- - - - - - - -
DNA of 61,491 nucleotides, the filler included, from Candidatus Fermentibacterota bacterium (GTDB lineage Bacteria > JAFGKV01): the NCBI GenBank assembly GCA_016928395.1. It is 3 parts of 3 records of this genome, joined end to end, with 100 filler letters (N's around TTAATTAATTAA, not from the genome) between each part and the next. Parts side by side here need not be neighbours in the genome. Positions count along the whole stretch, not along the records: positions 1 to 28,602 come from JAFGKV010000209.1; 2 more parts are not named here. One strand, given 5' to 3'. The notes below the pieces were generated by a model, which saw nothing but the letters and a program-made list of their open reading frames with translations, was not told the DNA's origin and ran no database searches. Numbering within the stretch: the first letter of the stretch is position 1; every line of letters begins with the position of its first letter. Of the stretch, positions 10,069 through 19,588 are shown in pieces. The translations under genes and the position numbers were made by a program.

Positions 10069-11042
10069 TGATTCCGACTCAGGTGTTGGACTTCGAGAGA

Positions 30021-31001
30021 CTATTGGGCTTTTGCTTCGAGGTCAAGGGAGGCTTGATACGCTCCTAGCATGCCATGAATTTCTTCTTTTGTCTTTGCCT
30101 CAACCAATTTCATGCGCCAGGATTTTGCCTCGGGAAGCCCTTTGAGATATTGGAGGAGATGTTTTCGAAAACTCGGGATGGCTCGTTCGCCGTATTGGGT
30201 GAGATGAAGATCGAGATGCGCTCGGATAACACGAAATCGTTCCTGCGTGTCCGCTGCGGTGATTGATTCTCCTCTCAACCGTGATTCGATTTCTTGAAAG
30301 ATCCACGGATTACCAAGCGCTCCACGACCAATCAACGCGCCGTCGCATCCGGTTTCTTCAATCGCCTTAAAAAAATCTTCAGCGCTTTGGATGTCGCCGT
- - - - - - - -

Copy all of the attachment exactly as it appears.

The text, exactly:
DNA of 61,491 nucleotides, the filler included, from Candidatus Fermentibacterota bacterium (GTDB lineage Bacteria > JAFGKV01): the NCBI GenBank assembly GCA_016928395.1. It is 3 parts of 3 records of this genome, joined end to end, with 100 filler letters (N's around TTAATTAATTAA, not from the genome) between each part and the next. Parts side by side here need not be neighbours in the genome. Positions count along the whole stretch, not along the records: positions 1 to 28,602 come from JAFGKV010000209.1; 2 more parts are not named here. One strand, given 5' to 3'. The notes below the pieces were generated by a model, which saw nothing but the letters and a program-made list of their open reading frames with translations, was not told the DNA's origin and ran no database searches. Numbering within the stretch: the first letter of the stretch is position 1; every line of letters begins with the position of its first letter. Of the stretch, positions 10,069 through 19,588 are shown in pieces. The translations under genes and the position numbers were made by a program.

Positions 10069-11042
10069 TGATTCCGACTCAGGTGTTGGACTTCGAGAGA

Positions 30021-31001
30021 CTATTGGGCTTTTGCTTCGAGGTCAAGGGAGGCTTGATACGCTCCTAGCATGCCATGAATTTCTTCTTTTGTCTTTGCCT
30101 CAACCAATTTCATGCGCCAGGATTTTGCCTCGGGAAGCCCTTTGAGATATTGGAGGAGATGTTTTCGAAAACTCGGGATGGCTCGTTCGCCGTATTGGGT
30201 GAGATGAAGATCGAGATGCGCTCGGATAACACGAAATCGTTCCTGCGTGTCCGCTGCGGTGATTGATTCTCCTCTCAACCGTGATTCGATTTCTTGAAAG
30301 ATCCACGGATTACCAAGCGCTCCACGACCAATCAACGCGCCGTCGCATCCGGTTTCTTCAATCGCCTTAAAAAAATCTTCAGCGCTTTGGATGTCGCCGT